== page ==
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Posted at 11:55 AM ET, 03/ 2/2011

Can District afford to continue school modernization program?

By Bill Turque

Former Mayor Adrian M. Fenty's administration spent $1.1 billion to stabilize, renovate and rebuild D.C. schools, its athletic fields and playgrounds. The ambitious capital plan, led by school construction czar (now city administrator) Allen Lew, significantly improved dozens of schools and created signature buildings (Phelps, Eastern, Woodson and Deal) that have re-made the face of public education in many city neighborhoods.

But, as my colleague Nikita Stewart recently detailed, Lew seldom met a budget he didn't think could grow. Upgrades to Alice Deal Middle School and School Without Walls High School alone added $30 million to original cost projections. Wilson High School, currently under construction, has gone from an $85 million project to $115 million.

New spending directives emerged from Fenty's office with little or no public discussion, adding $2.7 million for new athletic fields (Eaton and Murch elementary in Ward 3) and $8 million for a new recreation center (Wheatley Education Campus, Ward 5). The badly decayed Ballou and Cardozo senior high schools, once at the front of the queue for extreme makeovers, were pushed back. Nor was there much relationship between the physical condition of a school building and the money budgeted.

D.C. Council Chairman Kwame R. Brown (D), who will hold an oversight hearing for the school construction agency (Office of Public Education Facilities Modernization), Wednesday afternoon, said his inquiry will not be "a gotcha kind of thing." What he does want, he said, is more clarity and consistency from new agency head Ollie Harper about what work will be done and when.

"It used to be that there was a plan, and the plan wasn't followed," Brown said.

Of greatest concern to Brown is whether the city will be able to cover the $2.4 billion his staff estimates will be needed to complete the promised work by 2019--at the same level of quality. The projected annual cost of the capital program, funded by bond sales and sales tax revenue, will rise from $268 million in fiscal year 2012 to $353 million through fiscal year 2017. That includes modernizations for Coolidge, Dunbar, Banneker and Spingarn senior highs.

Brown wants to hear from Harper how the city plans to get from here to there.

"At the end of the day we promised we'd modernize every single school," Brown said. "Communities have been promised and promised."

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By Bill Turque  | March 2, 2011; 11:55 AM ET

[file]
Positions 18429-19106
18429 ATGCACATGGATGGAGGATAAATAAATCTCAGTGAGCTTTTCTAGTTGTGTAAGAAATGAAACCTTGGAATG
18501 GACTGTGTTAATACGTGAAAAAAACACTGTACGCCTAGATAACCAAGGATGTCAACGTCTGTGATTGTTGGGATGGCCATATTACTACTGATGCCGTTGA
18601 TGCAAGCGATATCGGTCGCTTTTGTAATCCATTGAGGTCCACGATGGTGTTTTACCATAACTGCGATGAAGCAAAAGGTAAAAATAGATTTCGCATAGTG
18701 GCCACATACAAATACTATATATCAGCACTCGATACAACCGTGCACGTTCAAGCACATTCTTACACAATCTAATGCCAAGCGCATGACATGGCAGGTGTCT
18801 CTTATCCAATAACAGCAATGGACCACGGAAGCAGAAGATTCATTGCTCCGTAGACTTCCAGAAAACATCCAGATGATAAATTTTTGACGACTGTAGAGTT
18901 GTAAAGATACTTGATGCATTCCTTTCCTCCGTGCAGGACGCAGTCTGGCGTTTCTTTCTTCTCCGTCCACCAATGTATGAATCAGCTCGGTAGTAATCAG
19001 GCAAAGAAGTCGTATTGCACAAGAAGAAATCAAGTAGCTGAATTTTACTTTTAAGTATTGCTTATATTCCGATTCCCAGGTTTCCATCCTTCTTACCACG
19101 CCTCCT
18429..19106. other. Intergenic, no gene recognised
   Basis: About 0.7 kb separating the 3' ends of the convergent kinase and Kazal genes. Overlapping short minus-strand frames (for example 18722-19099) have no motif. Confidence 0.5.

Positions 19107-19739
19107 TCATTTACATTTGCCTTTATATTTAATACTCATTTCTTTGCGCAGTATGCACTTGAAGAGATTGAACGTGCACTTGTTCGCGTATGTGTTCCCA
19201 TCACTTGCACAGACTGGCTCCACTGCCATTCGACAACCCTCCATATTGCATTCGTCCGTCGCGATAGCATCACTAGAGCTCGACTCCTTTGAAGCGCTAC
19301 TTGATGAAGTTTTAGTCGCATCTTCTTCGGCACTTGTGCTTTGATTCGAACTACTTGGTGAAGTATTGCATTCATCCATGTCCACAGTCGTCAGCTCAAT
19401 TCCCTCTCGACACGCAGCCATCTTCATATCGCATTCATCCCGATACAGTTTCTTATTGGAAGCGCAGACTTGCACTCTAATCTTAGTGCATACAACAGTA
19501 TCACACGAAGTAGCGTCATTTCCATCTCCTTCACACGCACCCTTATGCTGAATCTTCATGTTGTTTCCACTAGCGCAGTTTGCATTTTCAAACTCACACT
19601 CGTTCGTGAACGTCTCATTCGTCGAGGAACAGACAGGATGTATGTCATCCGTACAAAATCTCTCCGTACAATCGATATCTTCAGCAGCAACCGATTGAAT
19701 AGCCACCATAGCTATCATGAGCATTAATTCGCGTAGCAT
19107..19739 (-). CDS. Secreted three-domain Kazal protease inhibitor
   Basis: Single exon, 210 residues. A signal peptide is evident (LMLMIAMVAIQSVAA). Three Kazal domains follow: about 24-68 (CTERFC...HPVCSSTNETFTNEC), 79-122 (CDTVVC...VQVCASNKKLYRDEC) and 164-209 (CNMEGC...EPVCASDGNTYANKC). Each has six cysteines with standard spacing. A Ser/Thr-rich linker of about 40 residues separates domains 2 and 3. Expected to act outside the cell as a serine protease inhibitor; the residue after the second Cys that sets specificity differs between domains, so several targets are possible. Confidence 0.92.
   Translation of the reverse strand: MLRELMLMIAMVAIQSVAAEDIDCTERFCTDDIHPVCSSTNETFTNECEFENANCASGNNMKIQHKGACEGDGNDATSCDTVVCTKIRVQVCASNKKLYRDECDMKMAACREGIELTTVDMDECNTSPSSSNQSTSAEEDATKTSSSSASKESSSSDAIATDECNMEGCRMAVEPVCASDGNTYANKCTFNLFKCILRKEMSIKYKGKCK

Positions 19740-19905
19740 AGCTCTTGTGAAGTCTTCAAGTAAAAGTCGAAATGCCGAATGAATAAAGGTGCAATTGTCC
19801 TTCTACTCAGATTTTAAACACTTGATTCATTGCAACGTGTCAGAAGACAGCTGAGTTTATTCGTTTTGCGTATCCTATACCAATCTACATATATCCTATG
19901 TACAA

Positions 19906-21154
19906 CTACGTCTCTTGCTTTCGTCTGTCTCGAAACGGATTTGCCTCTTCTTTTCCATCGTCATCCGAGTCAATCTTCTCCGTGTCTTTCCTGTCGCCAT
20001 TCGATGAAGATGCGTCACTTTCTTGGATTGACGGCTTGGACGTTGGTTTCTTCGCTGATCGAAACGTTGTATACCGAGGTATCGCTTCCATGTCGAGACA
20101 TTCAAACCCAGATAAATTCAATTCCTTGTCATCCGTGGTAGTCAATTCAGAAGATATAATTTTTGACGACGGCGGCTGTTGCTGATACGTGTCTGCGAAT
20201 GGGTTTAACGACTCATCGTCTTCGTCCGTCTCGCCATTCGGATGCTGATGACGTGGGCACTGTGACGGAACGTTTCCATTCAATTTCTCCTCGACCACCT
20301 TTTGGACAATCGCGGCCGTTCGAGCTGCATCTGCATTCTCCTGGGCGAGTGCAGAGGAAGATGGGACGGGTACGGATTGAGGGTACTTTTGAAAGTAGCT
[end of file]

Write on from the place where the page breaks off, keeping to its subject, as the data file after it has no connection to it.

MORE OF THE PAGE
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Comments

When will Gray just return Pope to Hardy, it's so obvious that--wait, what? This article isn't about Hardy? Isn't this Turque's blog? Huh? There are other schools in DC, you say? Are you sure?

Posted by: horacemann | March 2, 2011 12:21 PM | Report abuse

For horacemann another the others who come here for their daily pain sessions:

Education Writers Association honors 2 Post reporters

Monday, February 28, 2011; 8:28 PM
Bill Turque, a reporter for The Washington Post, has won first prize for print beat reporting in a national contest held by the Education Writers Association.

Valerie Strauss, also a Post reporter, won second prize for Journalism Blogging.

Posted by: edlharris | March 2, 2011 12:35 PM | Report abuse

The initial answer to this question when the CFO reports that the city is facing a 322 million dollar deficit for FY 2012, should be "no", for now.

Fenty's level of spending is simply not sustainable in our current economic environment. The 1.1 billion dollars that Fenty spent for school modernization, was the 1.1 billion dollars that was there for him TO spend by former mayor Anthony Williams. We simply don't have that luxury anymore.

The D.C. Council needs to do the tough work of managing community expectations such that they match financial ability.

"No, for now" should be the mantra coming from each and every council person when spending for anything other than emergency essential projects UNTIL the city has a balanced budget, is no longer furloughing employees and has replenished the city's surplus fund.

Luxuries, like streetcars, should be put on hold. H Street should be repaired to the point where vehicular traffic can pass unencumbered by potholes and street-car related roadway hazards. DDOT should ADD a Circulator route between Benning Road and Union Station (linking it to other Circulator Routes). That route should remain in place until the city's finances are at levels mentioned above.